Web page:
The latest version of Ingres relational database now also includes support for geospatial data. GIS functions and spatial data types are included out-of-the-box (i.e. do not require additional plug-ins) and make it easy to enable web mapping. Ingres 10S supports spatial applications, such as Esri’s ArcGIS for Desktop and FME but also MapServer and GeoServer.
Ingres 10S is supported by other programming libraries including GDAL/OGR and GeoTools, allowing import, export and manipulation of vector data. Ingres 10S leverages the GEOS geometry and PROJ cartographic projection libraries for manipulating and transforming spatial data between dozens of geographic and planar co-ordinate systems.
Ingres 10S is an open source, enterprise grade database, not as popular as MySQL or PostgesSQL but, as the other options, can be downloaded and used for free. Ingres was first created as a research project at the University of California, Berkeley in the early 1970s. Since the mid-1980s, Ingres has spawned a number of commercial database applications, including Sybase, Microsoft SQL Server, NonStop SQL, but also open source PostgreSQL (which with PostGIS extension is the most popular open source spatial database).
Google has just pushed out a fresh batch of new imagery to a variety of places around the world.
Due to the new “Pretty Earth” imagery, it’s more difficult to spot fresh imagery. Also, the imagery this month arrived in Google Maps before Google Earth, which threw us off a bit. In any case, here are some of the locations that GEB readers have identified as having fresh imagery. Many of them were made aware of the new imagery via the Follow Your World notifications, which we certainly encourage you to sign up for.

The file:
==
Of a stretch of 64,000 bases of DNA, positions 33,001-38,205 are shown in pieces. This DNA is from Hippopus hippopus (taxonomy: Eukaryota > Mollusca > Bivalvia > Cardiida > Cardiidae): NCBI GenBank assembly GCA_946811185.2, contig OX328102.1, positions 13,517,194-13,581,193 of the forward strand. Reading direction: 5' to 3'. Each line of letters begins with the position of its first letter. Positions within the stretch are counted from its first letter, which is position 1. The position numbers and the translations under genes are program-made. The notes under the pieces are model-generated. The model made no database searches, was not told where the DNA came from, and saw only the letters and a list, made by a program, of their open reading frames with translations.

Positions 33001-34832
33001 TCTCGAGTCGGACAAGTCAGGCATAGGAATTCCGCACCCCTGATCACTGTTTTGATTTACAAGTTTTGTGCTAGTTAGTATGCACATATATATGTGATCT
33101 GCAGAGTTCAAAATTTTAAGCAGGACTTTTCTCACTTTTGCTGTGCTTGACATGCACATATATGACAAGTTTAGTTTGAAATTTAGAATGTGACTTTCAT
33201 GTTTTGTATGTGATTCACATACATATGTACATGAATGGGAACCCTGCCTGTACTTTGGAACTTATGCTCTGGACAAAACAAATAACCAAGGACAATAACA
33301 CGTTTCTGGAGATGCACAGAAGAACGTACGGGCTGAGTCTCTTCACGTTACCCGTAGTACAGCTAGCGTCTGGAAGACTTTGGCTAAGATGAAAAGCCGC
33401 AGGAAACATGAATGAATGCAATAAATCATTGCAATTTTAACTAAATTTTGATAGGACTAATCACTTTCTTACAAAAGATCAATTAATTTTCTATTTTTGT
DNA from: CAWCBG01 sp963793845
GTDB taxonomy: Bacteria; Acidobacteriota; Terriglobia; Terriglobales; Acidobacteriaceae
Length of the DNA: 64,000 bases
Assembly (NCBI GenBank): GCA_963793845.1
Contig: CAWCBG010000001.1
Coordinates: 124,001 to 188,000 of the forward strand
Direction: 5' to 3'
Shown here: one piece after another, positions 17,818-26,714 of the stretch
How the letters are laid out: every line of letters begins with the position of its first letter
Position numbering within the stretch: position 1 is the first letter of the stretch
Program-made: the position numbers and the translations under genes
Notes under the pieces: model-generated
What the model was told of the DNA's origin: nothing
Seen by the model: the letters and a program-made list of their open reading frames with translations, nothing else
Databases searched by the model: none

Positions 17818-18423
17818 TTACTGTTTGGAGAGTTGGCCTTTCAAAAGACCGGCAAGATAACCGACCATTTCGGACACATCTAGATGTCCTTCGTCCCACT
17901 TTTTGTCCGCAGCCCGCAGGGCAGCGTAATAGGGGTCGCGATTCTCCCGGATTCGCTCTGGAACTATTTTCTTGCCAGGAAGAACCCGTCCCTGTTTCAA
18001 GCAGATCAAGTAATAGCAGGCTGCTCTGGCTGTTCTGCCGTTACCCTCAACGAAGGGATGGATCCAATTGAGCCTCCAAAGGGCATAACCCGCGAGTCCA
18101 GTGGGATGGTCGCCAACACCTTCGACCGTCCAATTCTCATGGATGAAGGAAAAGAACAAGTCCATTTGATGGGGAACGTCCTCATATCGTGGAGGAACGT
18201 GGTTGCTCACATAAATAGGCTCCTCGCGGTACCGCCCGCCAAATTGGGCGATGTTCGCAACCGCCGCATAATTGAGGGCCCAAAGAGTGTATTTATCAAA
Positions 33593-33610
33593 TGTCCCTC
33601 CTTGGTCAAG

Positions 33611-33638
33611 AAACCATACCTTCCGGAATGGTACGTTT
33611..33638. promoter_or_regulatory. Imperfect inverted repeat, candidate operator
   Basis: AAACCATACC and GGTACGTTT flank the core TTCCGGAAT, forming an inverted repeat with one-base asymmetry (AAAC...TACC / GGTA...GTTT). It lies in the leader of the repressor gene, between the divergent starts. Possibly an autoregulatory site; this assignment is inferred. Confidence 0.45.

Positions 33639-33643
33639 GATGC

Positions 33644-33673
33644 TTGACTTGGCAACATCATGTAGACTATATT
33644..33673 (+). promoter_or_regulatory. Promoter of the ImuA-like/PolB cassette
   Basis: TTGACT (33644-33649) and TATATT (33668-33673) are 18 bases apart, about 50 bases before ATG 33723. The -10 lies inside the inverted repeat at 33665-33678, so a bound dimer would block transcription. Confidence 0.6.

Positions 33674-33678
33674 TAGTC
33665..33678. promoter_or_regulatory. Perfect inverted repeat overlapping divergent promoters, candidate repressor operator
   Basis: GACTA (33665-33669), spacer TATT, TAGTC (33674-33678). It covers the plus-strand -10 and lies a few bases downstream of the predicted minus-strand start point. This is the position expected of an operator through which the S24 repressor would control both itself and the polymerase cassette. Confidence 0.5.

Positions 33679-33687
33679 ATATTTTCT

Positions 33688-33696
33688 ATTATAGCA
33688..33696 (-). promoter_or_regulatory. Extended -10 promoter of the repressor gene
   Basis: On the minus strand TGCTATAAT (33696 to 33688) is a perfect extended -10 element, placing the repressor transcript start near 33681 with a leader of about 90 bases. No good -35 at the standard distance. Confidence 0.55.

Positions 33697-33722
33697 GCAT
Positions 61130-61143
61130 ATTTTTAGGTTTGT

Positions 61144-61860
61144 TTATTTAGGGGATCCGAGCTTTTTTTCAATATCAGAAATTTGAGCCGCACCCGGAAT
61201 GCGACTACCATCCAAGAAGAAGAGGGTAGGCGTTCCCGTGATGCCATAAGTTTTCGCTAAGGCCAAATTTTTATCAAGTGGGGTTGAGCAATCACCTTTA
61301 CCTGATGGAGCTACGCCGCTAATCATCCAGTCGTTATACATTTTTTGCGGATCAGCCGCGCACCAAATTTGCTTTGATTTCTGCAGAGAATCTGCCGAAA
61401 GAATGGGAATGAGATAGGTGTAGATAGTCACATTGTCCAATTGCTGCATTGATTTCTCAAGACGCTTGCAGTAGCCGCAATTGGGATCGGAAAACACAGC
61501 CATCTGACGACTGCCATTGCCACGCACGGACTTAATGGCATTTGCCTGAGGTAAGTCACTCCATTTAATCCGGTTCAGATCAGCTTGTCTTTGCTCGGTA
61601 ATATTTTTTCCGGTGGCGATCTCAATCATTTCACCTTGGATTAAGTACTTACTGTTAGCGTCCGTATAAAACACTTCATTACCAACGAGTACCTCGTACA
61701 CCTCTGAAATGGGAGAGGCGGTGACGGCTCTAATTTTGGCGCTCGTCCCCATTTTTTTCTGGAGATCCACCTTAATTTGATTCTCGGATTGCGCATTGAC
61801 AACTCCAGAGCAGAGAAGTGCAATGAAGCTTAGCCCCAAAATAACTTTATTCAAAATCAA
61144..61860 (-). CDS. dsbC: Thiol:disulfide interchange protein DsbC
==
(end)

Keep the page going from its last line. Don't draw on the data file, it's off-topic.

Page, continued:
Here is the list of updated areas we know about so far:
- Canada: Villeneuve
- Italy: Vernazza
- Romania: Deva
- Spain: Villacariedo
- United Arab Emirates: Dubai
- United States: California (Chino, Eureka), Illinois (Decatur), Louisiana (Alexandria), North Dakota (Minot), Tennessee (Johnson City, Kingsport)
Thanks to sharp-eyed GEB reader ‘Donovan’, it appears that Google has just released thousands of 3D trees in Portland, Oregon (and possibly some other cities).
When Google Earth 6 was released, they included 3D trees in San Francisco, Chicago, New York, Athens, Tokyo and Berlin. In March they added trees to London in preparation for the royal wedding. In June, they added trees to Philadelphia, Boston, London and a few other cities in the California Bay Area. They followed that up in September with trees in Boulder, Denver and Los Angeles. Now we have Portland.
The tree releases have been fairly spread out, but this update comes barely a month after the previous release, so hopefully they’ll be rolling these updates out at a more rapid pace.
Google hasn’t officially announced this release, so there could be additional cities in there as well.